(Being a short story that appeared in the May, 2017 issue of The Foliate Oak literary magazine….)
I woke this morning to the sad news that Kessler (our daughter’s dog) was being taken to the Vet today, to be put down.
I went next door, to her house, to say my goodbyes to the dog. Looking into Kessler’s cloudy eyes, I thought I could see evidence of suffering. I thought I could see returned affection. I tried to convey what comfort and love I could, wondering whether I really had any idea what was going through the mind of the dog during these, his last hours —or whether I was projecting my own, human thoughts into him – and whether what I was seeing was merely a reflection of myself.
I also observed the way the three grandchildren were dealing with the situation. “But, Mom, I don’twant Kessler to die.” Death is something they’ve never really encountered before. They’ve seen road kill; they’ve even experienced the death of some of their chickens; but that’s not the same thing. Kessler is older than any of the kids; he’s been their pet their entire lives; in a few hours, he’ll be gone; they are looking at mortality with new eyes today – experiencing the process, not just the aftermath.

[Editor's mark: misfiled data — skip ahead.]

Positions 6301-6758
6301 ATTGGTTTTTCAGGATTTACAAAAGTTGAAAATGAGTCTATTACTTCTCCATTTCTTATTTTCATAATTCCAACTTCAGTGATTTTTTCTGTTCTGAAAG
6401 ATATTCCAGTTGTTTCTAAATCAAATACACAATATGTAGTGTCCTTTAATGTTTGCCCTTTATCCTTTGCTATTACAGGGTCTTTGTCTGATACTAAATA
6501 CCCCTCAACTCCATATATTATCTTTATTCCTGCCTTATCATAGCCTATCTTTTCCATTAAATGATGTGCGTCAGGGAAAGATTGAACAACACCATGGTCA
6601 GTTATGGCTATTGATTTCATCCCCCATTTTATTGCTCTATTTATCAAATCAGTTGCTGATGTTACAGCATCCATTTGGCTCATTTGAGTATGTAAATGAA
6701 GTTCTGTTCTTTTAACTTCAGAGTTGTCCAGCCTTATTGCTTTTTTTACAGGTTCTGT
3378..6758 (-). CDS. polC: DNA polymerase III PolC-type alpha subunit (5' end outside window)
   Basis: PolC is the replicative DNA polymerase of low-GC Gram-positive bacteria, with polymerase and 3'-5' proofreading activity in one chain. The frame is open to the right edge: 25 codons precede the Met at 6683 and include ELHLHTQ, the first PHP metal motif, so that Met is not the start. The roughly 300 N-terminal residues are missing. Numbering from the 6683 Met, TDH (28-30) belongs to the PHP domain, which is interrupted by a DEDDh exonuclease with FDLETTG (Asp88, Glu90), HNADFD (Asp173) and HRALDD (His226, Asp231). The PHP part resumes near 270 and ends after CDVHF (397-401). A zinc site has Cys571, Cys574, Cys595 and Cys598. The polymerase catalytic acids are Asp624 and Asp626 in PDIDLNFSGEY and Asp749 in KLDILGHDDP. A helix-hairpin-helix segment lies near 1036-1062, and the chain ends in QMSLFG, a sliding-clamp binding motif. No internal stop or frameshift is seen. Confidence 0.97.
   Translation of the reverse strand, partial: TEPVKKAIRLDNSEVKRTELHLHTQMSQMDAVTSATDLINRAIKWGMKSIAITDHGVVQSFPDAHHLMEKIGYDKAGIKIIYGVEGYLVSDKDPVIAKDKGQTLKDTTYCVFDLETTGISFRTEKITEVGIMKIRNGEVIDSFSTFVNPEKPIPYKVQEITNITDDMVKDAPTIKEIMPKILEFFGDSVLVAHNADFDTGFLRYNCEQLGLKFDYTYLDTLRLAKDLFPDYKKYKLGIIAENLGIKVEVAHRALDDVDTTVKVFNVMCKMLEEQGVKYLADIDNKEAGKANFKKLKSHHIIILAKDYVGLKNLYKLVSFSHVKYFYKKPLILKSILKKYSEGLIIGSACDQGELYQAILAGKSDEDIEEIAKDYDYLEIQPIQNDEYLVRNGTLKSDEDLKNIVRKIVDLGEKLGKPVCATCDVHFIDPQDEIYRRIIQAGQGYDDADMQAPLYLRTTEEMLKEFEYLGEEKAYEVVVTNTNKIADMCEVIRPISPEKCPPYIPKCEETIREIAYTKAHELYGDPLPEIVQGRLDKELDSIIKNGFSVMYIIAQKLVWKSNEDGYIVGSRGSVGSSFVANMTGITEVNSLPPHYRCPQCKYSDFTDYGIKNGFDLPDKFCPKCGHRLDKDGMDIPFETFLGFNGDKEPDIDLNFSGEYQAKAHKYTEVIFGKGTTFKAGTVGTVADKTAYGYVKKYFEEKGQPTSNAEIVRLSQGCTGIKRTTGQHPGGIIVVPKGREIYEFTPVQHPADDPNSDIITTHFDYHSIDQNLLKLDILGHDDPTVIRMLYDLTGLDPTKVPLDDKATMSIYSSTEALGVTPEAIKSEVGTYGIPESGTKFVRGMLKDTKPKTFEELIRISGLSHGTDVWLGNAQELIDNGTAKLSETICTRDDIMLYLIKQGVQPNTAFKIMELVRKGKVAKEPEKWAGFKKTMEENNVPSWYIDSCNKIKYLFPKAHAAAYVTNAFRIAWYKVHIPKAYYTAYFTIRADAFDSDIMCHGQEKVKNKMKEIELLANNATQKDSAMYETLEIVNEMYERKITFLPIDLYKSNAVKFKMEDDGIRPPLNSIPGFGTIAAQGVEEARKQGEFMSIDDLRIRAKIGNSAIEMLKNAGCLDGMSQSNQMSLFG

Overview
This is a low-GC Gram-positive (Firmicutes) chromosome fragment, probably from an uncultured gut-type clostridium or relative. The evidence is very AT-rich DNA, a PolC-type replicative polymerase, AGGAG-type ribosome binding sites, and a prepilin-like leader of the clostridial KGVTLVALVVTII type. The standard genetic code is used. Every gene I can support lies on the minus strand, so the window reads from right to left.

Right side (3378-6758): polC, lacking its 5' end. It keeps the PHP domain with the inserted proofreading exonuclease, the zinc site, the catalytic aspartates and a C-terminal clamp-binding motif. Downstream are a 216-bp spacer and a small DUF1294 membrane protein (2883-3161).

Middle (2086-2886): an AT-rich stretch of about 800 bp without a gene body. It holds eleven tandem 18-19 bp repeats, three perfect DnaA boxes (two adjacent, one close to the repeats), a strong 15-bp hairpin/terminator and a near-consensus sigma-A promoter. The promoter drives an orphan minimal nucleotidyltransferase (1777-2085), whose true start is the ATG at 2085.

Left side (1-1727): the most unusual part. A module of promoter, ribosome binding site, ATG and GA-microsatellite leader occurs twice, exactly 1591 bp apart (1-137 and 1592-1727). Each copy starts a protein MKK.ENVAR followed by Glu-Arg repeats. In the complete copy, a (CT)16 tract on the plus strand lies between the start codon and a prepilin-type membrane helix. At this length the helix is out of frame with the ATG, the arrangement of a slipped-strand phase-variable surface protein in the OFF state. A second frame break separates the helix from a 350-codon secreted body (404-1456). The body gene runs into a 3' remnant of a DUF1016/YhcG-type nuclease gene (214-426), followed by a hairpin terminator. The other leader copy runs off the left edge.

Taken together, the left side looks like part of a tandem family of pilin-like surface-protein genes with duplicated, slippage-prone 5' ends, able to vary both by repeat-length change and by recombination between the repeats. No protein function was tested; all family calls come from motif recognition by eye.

Returning home, I found myself wondering about the difference between adults and children of elementary school age. These children encounter new things every day. Their lives consist almost entirely of new experiences. At this point, they seem to take it for granted that they have an awful lot yet to learn. For them, not understanding things is the normal state of mind. And I wondered – what happens to us, as we become adults? How do we lose our childhood sense of wonder, our belief that the world is full of things we do notunderstand? How do we come to think that, because we are adults, we now understand so much that we can be sure of ourselves?